I was welcomed home with this chalk drawing on my door. I'm going to take a wild guess (sarcasm) and say it's a drawing of me...doing karate. Oh, the joy of living right across from the Primary School! I still love the kids though. Haha!
I guess getting back into the flow of things is probably the hardest part. And now that I've finished my first three months at site, I keep asking myself, like anyone else in my GEE training group, what next?
During our IST, we were asked to make an Action Plan which details what we'll be doing in the next few months at our sites. While most activities you list won't go as planned, it's a great guide to have at site since we have no structure in our daily routines. Plus, translating it into French gives you an actual document to present to the Director of the school or the Inspecteur (in charge of all the primary schools in a certain district; like the boss of all the school directors within a school district). I showed it to Jean, my homologue (assigned counterpart in the community) and it was just good to discuss my future plans and see if we can implement them elsewhere if it works.
I've thought of about 6 activities I'd like to implement from now until May, two of which I want to at least start this month (January): 1) completing Clay's World Map and 2) doing alphabet and number drawings for CP1 and CP2 classes. I figure starting small is the best idea, plus it'll give me more motivation to take on the bigger projects/ideas that I have in my Action Plan.
Clay, the volunteer I replaced, painted this incredibly detailed World Map on one of the big walls at the Primary School across my house. It's so well done! When I first arrived at site, many people, especially teachers, asked me "When are you finishing the World Map?" I looked at it and asked what was unfinished, and they said that not all the countries were listed. So I figured, why not name all of them to help students with their geography, plus add a few other things (a compass, the Peace Corps logo, a "Carte du Monde" [Map of the World] title, a list of the 5 major oceans and the major continents...by the way, the education system here teaches students that there are only 5 continents while in the US, we were taught there are 7. Interesting, eh?). It'll be a good initial project to get me out of my house and doing something productive. Just need to buy the paint and translate all the countries in French. Let's go!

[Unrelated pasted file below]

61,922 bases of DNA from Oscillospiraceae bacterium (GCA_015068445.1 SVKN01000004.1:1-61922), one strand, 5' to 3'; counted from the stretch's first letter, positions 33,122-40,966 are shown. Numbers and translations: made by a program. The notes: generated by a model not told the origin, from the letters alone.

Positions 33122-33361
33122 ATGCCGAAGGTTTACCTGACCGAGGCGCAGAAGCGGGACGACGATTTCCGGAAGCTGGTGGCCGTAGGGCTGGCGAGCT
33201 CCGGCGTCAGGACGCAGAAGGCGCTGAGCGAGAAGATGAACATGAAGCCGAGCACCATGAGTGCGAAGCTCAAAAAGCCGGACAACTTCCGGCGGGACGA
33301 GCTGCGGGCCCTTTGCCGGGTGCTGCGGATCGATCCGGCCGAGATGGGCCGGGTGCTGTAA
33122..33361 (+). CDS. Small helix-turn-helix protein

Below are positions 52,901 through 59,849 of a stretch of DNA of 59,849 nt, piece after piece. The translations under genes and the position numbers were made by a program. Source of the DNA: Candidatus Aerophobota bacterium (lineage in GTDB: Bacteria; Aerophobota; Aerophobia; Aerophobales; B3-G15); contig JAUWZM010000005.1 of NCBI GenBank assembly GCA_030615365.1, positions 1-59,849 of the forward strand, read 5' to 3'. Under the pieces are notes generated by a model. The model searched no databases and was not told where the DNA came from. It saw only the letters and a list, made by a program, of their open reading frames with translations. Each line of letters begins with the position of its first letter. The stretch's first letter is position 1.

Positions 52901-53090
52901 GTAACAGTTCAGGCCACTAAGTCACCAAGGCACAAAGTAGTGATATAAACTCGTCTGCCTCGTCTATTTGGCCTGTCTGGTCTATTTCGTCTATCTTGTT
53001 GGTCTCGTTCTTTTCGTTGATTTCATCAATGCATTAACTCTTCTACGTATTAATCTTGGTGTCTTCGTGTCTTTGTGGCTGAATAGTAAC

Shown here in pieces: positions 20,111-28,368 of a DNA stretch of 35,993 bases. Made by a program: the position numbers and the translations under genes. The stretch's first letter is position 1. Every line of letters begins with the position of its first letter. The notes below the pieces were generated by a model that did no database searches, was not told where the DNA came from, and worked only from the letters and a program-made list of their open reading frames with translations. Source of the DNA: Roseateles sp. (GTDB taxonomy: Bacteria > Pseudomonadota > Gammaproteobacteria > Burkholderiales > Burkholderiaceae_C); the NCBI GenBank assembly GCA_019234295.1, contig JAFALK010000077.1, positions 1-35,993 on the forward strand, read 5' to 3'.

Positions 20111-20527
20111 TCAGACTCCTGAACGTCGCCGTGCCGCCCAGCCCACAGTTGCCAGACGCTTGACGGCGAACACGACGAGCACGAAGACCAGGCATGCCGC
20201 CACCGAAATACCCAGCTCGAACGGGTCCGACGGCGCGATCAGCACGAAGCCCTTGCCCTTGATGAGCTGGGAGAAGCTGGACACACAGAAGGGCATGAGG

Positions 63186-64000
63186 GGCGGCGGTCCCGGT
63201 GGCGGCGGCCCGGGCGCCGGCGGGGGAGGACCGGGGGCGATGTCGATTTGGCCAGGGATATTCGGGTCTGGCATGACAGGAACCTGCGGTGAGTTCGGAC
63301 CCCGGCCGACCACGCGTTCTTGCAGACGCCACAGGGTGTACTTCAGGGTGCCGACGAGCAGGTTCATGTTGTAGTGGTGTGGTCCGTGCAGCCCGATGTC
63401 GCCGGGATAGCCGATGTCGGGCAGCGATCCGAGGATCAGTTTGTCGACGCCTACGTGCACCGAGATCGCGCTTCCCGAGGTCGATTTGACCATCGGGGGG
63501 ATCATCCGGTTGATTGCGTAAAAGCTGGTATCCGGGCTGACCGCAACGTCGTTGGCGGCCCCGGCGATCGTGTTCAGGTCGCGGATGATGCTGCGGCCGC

An idea I got from an older GEE Volunteer was doing alphabet and number drawings for CP1 and CP2 students (the equivalent of Kindergarten and 1st Grade). It not only helps students with literacy but can make the classroom a little more decorative and conducive to creative learning. The idea is to write/color the letters individually on regular sheets of paper. I'd come in to the class a couple of times a week and present a few letters, have kids repeat them, write them on their little chalkboards, write words on the big chalkboard and ask them to identify the letter, and possibly do drawings of objects that have the discussed letter in them. In the end, I would tape these letter and number drawings/letters around the classroom and teach them the alphabet song to ensure proper pronunciation and memorization. Hope the kids are receptive to this! I've noticed that there isn't much (rather, any) creativity in the lesson plan and I'm hopng this will spice it up a bit and motivate kids at an early age. We all know this -- literacy/education is key to having a successful and productive life, and in a country that has one of the lowest literacy rates in the world (if not the lowest), this small activity is one small step to changing that!
On another note, I'm not one to make many New Year's Resolutions, partially because I never really follow them. But if there's one that I definitely want to stick with, it's this: take more pictures of your community, the people you live with and where you live!! I regret not taking more pictures of kids during my first three months at site. I was afraid they'd view me differently if I just whipped out my camera but I realized that they love pictures, plus before I know it, my two years will have passed and I would have no pictures to show for it!
A little girl named Aneq. I thought she was at least in the eauivalent of Kindergarten but she's not old enough to go to school.
Aneq, Armel, Karem and another young kid (it's hard to remember everyone's names) on my porch. You can see the Ouattaras' house in the background. Armel is one of the first kids I met and has helped me out a lot. Also, this picture is a perfect example of the age hierarchy here...look at how Karem is about to hit the little kid to get out of the picture! Oyy vey.
Wish me luck and please, please, please keep me in your thoughts and prayers!